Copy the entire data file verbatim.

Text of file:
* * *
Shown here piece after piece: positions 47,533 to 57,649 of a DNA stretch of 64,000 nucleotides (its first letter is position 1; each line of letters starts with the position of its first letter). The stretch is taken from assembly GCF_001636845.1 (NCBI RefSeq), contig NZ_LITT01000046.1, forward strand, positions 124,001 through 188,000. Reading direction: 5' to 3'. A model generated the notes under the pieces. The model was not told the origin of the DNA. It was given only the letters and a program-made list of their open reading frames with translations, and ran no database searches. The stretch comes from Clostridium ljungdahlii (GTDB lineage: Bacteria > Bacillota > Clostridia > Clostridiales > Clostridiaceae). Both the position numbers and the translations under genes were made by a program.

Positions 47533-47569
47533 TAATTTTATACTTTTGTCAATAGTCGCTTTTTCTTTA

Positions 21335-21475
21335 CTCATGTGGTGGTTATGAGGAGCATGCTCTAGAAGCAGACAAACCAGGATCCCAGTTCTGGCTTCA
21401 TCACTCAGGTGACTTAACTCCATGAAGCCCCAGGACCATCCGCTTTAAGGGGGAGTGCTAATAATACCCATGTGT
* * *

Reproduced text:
Shown here piece after piece: positions 47,533 to 57,649 of a DNA stretch of 64,000 nucleotides (its first letter is position 1; each line of letters starts with the position of its first letter). The stretch is taken from assembly GCF_001636845.1 (NCBI RefSeq), contig NZ_LITT01000046.1, forward strand, positions 124,001 through 188,000. Reading direction: 5' to 3'. A model generated the notes under the pieces. The model was not told the origin of the DNA. It was given only the letters and a program-made list of their open reading frames with translations, and ran no database searches. The stretch comes from Clostridium ljungdahlii (GTDB lineage: Bacteria > Bacillota > Clostridia > Clostridiales > Clostridiaceae). Both the position numbers and the translations under genes were made by a program.

Positions 47533-47569
47533 TAATTTTATACTTTTGTCAATAGTCGCTTTTTCTTTA

Positions 21335-21475
21335 CTCATGTGGTGGTTATGAGGAGCATGCTCTAGAAGCAGACAAACCAGGATCCCAGTTCTGGCTTCA
21401 TCACTCAGGTGACTTAACTCCATGAAGCCCCAGGACCATCCGCTTTAAGGGGGAGTGCTAATAATACCCATGTGT